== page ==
skip to main content

Title: 3D particle transport in multichannel microfluidic networks with rough surfaces
Abstract

The transport of particles and fluids through multichannel microfluidic networks is influenced by details of the channels. Because channels have micro-scale textures and macro-scale geometries, this transport can differ from the case of ideally smooth channels. Surfaces of real channels have irregular boundary conditions to which streamlines adapt and with which particle interact. In low-Reynolds number flows, particles may experience inertial forces that result in trans-streamline movement and the reorganization of particle distributions. Such transport is intrinsically 3D and an accurate measurement must capture movement in all directions. To measure the effects of non-ideal surface textures on particle transport through complex networks, we developed an extended field-of-view 3D macroscope for high-resolution tracking across large volumes ($$25\,\hbox {mm} \times 25\,\hbox {mm} \times 2\,\hbox {mm}$$25mm×25mm×2mm) and investigated a model multichannel microfluidic network. A topographical profile of the microfluidic surfaces provided lattice Boltzmann simulations with a detailed feature map to precisely reconstruct the experimental environment. Particle distributions from simulations closely reproduced those observed experimentally and both measurements were sensitive to the effects of surface roughness. Under the conditions studied, inertial focusing organized large particles into an annular distribution that limited their transport throughout the network while small particles were transported uniformly to more » all regions.

« less
Authors:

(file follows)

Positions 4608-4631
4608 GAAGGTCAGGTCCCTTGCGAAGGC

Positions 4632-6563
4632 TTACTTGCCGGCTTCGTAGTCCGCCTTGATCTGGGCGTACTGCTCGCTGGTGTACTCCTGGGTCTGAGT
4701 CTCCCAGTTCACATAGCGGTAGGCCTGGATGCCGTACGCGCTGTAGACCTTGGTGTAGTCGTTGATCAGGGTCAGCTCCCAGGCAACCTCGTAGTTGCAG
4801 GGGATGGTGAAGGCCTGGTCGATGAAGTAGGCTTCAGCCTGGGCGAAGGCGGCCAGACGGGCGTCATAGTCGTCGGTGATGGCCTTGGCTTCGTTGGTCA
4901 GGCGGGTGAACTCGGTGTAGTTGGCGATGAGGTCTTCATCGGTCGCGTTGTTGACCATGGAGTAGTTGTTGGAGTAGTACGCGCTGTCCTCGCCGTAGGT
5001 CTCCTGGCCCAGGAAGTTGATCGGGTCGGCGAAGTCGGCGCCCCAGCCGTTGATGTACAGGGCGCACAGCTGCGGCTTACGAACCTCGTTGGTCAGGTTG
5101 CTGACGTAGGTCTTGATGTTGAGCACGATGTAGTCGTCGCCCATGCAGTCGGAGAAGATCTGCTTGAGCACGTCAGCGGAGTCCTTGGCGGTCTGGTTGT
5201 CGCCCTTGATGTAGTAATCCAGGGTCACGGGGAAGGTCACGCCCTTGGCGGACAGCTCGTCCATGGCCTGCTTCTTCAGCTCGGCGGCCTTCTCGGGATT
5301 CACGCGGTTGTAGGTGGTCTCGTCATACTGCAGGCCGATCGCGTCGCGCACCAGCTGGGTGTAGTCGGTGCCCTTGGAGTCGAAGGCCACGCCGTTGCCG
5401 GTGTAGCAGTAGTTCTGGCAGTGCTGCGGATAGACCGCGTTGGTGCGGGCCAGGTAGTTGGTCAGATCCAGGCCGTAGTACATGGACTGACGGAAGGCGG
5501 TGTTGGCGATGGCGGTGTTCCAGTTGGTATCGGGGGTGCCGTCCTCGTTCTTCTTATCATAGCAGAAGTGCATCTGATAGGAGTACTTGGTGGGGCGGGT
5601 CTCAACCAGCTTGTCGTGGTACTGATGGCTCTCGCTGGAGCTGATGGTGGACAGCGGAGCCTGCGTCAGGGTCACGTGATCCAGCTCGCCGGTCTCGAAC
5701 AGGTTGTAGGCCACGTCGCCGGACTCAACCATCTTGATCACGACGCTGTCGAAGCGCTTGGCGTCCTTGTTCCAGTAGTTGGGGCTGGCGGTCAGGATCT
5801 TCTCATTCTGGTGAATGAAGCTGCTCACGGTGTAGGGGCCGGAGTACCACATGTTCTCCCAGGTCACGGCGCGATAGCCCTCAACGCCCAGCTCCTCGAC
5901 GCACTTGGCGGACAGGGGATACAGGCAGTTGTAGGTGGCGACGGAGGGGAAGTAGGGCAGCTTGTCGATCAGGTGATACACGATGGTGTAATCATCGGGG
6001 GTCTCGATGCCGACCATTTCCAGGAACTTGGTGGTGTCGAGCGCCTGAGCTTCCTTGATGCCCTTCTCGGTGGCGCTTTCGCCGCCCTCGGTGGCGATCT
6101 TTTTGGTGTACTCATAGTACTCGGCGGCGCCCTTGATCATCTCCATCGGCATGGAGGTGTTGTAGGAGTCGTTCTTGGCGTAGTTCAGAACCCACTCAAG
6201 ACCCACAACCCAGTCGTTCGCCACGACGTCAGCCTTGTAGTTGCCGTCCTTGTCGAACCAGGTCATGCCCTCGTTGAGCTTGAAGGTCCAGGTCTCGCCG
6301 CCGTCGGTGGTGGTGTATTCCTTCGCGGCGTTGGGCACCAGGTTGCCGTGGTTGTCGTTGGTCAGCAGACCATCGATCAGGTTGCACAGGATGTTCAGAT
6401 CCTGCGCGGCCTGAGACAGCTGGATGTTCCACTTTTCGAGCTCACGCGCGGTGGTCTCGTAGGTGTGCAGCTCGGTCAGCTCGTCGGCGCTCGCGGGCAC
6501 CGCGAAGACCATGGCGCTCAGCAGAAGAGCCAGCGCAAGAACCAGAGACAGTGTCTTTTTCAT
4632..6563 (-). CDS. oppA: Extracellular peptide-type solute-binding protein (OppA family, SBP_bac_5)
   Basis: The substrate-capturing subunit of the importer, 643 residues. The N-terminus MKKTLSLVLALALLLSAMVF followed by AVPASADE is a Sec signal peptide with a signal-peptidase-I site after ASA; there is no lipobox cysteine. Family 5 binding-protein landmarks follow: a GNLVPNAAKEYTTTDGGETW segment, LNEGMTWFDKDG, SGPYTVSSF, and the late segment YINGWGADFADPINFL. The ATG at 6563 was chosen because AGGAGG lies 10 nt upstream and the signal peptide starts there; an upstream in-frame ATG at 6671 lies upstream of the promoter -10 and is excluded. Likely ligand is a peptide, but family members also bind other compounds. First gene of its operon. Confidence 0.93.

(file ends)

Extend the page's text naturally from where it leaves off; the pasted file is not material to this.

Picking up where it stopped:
; ; ; ; ; ; ;
Publication Date:
NSF-PAR ID:
10183950
Journal Name:
Scientific Reports
Volume:
10
Issue:
1
ISSN:
2045-2322
Publisher:
Nature Publishing Group
Sponsoring Org:
National Science Foundation
More Like this
  1. Abstract

    Massive gully land consolidation projects, launched in China’s Loess Plateau, aim to restore 2667$$\mathrm{km}^2$$km2agricultural lands in total by consolidating 2026 highly eroded gullies. This effort represents a social engineering project where the economic development and livelihood of the farming families are closely tied to the ability of these emergent landscapes to provide agricultural services. Whether these ‘time zero’ landscapes have the resilience to provide a sustainable soil condition such as soil organic carbon (SOC) content remains unknown. By studying two watersheds, one of which is a control site, we show that the consolidated gully serves as an enhanced carbon sink, where the magnitude of SOC increase rate (1.0$$\mathrm{g\,C}/\mathrm{m}^2/\mathrm{year}$$gC/m2/year) is about twice that of the SOC decrease rate (− 0.5$$\mathrm{g\,C}/\mathrm{m}^2/\mathrm{year}$$gC/m2/year) in the surrounding natural watershed. Over a 50-year co-evolution of landscape and SOC turnover, we find that the dominant mechanisms that determine the carbon cycling are different between the consolidated gully and natural watersheds. In natural watersheds, the flux of SOC transformation is mainly driven by the flux of SOC transport; but in the consolidated gully, the transport has little impact on the transformation. Furthermore, we find that extending the surface carbon residence time has the potential to efficiently enhance carbon sequestrationmore »from the atmosphere with a rate as high as 8$$\mathrm{g\,C}/\mathrm{m}^2/\mathrm{year}$$gC/m2/yearcompared to the current 0.4$$\mathrm{g\,C}/\mathrm{m}^2/\mathrm{year}$$gC/m2/year. The success for the completion of all gully consolidation would lead to as high as 26.67$$\mathrm{Gg\,C}/\mathrm{year}$$GgC/yearsequestrated into soils. This work, therefore, not only provides an assessment and guidance of the long-term sustainability of the ‘time zero’ landscapes but also a solution for sequestration$$\hbox {CO}_2$$CO2into soils.